Assuming an institution’s application is approved, the school must then submit to an on-site audit of all programmatic and curricular components to confirm that they meet the organization’s standards. Following the audit, the applying institution will receive either accreditation or a list of changes that must be implemented for the school to become accredited.
What Kind of Accreditations are Available?
Numerous types of accreditation are available for most fields of study, from law to education.
Accrediting organizations that provide accreditation to institutions offering degree and certification programs in education include the National Council for Accreditation of Teacher Education (NCATE) and the Network of Schools of Public Policy, Affairs, and Administration, Commission on Peer Review and Accreditation (NASPAA-COPRA), and The Higher Learning Commission (HLC).
When selecting a graduate program within the field of education, ensuring that a college or university has been accredited by NCATE, NASPAA-COPRA, HLC (or another similar accrediting body) is an excellent way to verify that an institution has taken the steps necessary to be recognized as a legitimate degree and certification provider.
What are the Benefits of Choosing an Accredited College?
The primary benefit of choosing accredited colleges or universities is the peace of mind with knowing that the degree or certification earned will be valid and recognized by current and future employers.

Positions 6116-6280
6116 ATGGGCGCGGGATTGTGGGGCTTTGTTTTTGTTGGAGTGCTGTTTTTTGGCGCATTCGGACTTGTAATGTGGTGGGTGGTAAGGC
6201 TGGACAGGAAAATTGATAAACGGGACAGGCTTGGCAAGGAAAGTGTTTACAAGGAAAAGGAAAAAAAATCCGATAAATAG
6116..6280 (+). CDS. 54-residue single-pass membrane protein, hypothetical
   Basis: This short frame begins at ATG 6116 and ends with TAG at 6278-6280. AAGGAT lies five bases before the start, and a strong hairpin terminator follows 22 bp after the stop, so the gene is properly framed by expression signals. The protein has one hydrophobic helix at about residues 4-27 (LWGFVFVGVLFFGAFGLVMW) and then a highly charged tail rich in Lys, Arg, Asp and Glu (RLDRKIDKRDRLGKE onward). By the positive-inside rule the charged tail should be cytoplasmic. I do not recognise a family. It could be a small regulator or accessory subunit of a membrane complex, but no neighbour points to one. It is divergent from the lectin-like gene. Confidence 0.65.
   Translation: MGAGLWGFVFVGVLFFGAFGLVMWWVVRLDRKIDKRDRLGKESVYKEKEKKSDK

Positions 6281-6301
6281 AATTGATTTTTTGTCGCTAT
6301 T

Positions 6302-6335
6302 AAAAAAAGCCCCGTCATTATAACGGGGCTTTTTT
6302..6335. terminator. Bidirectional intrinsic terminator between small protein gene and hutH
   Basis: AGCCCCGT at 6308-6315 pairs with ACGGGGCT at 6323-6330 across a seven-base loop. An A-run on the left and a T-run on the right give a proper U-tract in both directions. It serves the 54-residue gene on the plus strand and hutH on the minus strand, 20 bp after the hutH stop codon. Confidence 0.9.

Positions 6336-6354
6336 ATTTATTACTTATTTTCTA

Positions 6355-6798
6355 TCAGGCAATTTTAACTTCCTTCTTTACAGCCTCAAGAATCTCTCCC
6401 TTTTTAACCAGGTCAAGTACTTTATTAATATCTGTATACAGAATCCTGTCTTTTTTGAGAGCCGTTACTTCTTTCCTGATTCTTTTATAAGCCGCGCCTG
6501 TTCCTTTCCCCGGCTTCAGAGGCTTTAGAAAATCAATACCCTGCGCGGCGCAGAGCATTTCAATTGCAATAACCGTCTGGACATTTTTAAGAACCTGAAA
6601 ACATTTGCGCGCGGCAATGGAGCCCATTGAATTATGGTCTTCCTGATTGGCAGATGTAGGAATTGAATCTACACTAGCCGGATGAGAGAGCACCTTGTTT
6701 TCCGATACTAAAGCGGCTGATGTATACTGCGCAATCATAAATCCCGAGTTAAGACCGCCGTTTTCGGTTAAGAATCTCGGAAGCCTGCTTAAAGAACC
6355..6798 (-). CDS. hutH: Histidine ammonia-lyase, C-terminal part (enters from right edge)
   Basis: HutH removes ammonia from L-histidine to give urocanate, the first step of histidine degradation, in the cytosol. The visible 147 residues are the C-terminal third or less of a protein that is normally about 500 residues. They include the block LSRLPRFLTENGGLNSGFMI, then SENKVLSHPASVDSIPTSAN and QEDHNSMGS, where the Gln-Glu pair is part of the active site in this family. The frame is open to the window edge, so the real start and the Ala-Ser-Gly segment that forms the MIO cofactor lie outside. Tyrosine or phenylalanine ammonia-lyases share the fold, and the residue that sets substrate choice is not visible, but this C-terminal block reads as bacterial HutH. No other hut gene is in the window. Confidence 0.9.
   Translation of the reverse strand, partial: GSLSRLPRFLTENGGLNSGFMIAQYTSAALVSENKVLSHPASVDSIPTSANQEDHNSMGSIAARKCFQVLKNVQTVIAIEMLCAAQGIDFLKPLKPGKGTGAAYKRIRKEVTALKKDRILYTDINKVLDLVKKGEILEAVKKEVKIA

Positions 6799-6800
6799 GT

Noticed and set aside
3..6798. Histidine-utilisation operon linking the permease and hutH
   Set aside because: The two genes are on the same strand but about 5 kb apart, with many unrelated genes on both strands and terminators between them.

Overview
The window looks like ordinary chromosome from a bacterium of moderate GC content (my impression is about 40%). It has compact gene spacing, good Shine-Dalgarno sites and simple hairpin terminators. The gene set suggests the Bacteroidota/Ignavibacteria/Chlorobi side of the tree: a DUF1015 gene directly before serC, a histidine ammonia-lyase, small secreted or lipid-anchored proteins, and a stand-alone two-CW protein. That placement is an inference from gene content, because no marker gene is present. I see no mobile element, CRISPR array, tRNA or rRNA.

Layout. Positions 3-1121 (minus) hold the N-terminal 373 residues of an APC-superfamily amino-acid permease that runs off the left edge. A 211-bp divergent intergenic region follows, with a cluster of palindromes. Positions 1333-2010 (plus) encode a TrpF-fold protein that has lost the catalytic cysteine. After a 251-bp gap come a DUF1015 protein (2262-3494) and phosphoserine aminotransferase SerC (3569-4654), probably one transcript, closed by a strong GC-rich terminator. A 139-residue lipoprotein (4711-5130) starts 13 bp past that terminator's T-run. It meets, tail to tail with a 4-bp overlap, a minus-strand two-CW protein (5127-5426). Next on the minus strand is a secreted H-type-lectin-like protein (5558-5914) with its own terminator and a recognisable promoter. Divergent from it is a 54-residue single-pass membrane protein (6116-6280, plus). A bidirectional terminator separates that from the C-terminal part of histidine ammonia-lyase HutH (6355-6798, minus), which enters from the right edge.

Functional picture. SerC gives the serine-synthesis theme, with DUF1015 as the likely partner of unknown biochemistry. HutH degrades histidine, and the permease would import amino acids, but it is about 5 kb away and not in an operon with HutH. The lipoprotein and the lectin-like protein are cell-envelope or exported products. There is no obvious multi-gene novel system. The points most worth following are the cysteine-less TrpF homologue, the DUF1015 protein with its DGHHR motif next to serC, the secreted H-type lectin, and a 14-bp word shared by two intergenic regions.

For those working in K-12 education whose school districts or boards offer reimbursement or compensation for advanced degrees, choosing an accredited institution reduces the potential for reimbursement to be denied if someone were to question the validity of the degree concerning whether or not it qualifies for reimbursement.
An additional benefit of selecting an accredited institution is the marketability factor if the individual chooses to pursue a position as a school administrator or as a professor at a postsecondary institution. Essentially, non-accredited degrees and certificates only qualify the holder for employment in non-accredited institutions, vastly reducing the individual’s potential career options and, ultimately, long-term financial earning potential.
While most educators certainly do not enter into the field in order to become wealthy, ensuring that their earned degrees carry the backing of an accrediting body enables them not only to maximize their earning potential but also ensures that they will receive high-quality training that a nationally recognized organization has verified.
Finally, accreditation serves as a type of insurance for prospective students by holding accredited institutions accountable to the standards set forth by their accrediting boards.
The pursuit of higher education and advanced degrees is expensive, so accreditation guarantees prospective students that the program they complete will be worth the investment of their time and financial resources through quality instruction and the possibility of future career advancement.
Looking to pursue an advanced degree in education? Check out our available graduate degree programs from accredited universities and get started today!